All posts by Radiolegendary

Deep nights’ reflection

The famous filing cabinet

Deep nights “D” Shift  Corporal Joseph Ballew poses beside the famous filing cabinet where he had K9 “Ace” try to jump as his shift supervisor, Sgt. Chris Eubank looks on

In a wide-ranging audio interview, two patrol supervisors previously involved in an investigation over a K9 training  incident refuted nearly every finding made that led to a reprimand for one and a pay grade change for the other.

Former Lt. Chris Eubank denied he ever had any responsibilities in the training of K9 handlers, and no duties in background clearance of prospective recruits to the McLennan County Sheriff’s Office. In blunt language, he maintained that allegations made by two Division Captains that resulted from an investigation carried out by two lieutenants are lies, and that the source of his woes is none other than retired Texas Ranger Matt Cawthon, who resigned as Chief Deputy, effective the  first of October.

He told The Legendary that at one point early in 2014, he had decided to resign rather than face a schedule change that would have found him working every weekend and all nights as a Lieutenant. When Sheriff Parnell McNamara persuaded him to stay employed at his Department, he accepted a job as a Sergeant Patrol Supervisor on “D” shift, which lasts from 6 p.m. to 6 a.m. on the days he works, with every other weekend off.

Eubank says he never threatened the job tenure of Kim King, a former training assistant at the Sheriff’s Office who now works as a Jail Investigator. He denied ever telling her to destroy any part of a personnel file on a former corrections officer named Spencer Rowell whom Jail Captain John Kolinek dismissed for misconduct. His explanation is that Sheriff McNamara reversed that decision and allowed Rowell to resign, at the behest of Chief Deputy Matt Cawthon.

“There was an F-5 (Texas peace officer licensee separation form), but it wasn’t final…,” he said.

Both he and Cpl. Joseph Ballew, who maintains he never left his job as a corporal in the Patrol Division, where he once worked as a apprehension and drug detection dog handler; he simply remained at work in the position of Patrolman when the department reassigned the K9 function to the Organized Crime Division.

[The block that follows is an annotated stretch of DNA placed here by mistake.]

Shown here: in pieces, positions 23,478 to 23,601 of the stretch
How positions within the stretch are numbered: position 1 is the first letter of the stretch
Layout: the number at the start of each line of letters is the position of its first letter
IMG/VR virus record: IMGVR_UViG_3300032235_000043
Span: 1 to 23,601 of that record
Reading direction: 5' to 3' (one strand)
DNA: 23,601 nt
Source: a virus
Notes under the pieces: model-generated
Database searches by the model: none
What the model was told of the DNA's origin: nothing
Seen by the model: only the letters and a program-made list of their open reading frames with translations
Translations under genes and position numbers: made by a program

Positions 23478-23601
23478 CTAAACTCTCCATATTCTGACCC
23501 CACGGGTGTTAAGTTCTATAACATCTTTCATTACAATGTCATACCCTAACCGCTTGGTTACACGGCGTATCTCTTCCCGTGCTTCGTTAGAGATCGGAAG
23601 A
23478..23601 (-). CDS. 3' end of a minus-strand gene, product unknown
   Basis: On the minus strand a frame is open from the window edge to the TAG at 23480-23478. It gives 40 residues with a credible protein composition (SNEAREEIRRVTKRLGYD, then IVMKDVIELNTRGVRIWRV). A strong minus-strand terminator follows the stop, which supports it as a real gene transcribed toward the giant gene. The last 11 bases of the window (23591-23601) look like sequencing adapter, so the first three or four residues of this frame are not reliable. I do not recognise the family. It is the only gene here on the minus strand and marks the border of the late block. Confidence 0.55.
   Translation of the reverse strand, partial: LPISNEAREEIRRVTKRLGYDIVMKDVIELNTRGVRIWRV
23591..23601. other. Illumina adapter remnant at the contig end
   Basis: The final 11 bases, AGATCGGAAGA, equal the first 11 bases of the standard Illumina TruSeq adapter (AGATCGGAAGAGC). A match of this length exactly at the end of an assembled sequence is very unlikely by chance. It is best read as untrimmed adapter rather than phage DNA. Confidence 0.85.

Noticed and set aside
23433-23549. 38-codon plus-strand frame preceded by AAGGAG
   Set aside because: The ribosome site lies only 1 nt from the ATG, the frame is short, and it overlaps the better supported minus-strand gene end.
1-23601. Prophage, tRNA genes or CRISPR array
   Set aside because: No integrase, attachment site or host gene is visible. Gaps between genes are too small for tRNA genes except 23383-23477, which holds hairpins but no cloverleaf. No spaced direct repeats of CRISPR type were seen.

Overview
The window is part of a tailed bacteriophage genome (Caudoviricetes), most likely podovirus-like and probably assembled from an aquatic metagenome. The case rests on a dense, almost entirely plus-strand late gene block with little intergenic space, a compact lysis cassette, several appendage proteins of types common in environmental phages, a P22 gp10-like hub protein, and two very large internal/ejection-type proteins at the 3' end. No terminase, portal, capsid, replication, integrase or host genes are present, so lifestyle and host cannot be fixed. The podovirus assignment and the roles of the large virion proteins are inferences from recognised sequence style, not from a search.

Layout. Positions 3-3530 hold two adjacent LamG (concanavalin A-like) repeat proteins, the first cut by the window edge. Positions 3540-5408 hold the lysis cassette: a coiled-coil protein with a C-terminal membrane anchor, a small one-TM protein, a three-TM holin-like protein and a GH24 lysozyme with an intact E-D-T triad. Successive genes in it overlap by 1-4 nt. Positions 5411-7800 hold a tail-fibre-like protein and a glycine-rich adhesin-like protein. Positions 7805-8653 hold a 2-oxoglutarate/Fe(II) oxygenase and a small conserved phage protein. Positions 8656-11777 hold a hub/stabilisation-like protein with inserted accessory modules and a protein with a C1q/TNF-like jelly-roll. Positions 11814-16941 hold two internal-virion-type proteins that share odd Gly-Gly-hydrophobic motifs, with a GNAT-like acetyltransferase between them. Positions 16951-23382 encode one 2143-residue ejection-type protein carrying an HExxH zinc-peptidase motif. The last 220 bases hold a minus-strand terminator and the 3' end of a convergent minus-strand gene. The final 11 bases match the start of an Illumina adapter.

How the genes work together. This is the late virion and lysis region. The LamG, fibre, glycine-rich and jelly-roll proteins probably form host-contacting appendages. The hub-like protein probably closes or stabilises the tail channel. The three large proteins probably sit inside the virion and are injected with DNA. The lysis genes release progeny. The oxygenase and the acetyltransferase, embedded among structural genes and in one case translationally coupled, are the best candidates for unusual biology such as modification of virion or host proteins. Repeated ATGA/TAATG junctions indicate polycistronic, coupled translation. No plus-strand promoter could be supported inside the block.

He reiterated a previous press report that he accepts full responsibility for his actions leading to a written reprimand for having a dog named “Ace” attempt to jump to the top of a 5-drawer file cabinet in the Patrol Office at the Sheriff’s headquarters on 901 Washington  Ave.

“He’d done it before,” he explained. He also went into great detail about why and how such an exercise is very practical due to certain requirements in clearing attics and overhead crawl spaces in certain buildings.

Ballew also defended his training methods of firing a cap pistol at his dog. He said it is neither teasing, nor tormenting the animal, and defended his reasoning by explaining it is a form of conditioning the animal to remain calm in the face of gunfire.

Both agreed that it would be fair to characterize the actions of Sheriff Parnell McNamara as a personnel adjustment involving the reclassification of various officers; both said they are happy with the changes, and are filled with praise for the first-term Sheriff.

Here is a rare opportunity to examine the interior politics and motivations behind the actions of two career law men:

Bad scene at Building 10

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THE GIRL, THE PIPE, THE BADGE, AND THE PAPERWORK…

Six Shooter Junction – The more questions you ask, the more questions you have.

The stories come tumbling out of laconic case notes and the blocky grids of official McLennan County Sheriff’s Office report form like flash-frozen pre-cooked meals; through every twist and turn, there is one dynamic, aside from bland flavor and placid narrative, that is constant.

The difference in what written policy and procedure dictates and has been supported by senior command staff members in their investigations differs wildly from what official response actually took place in response to some very outrageous occurrences.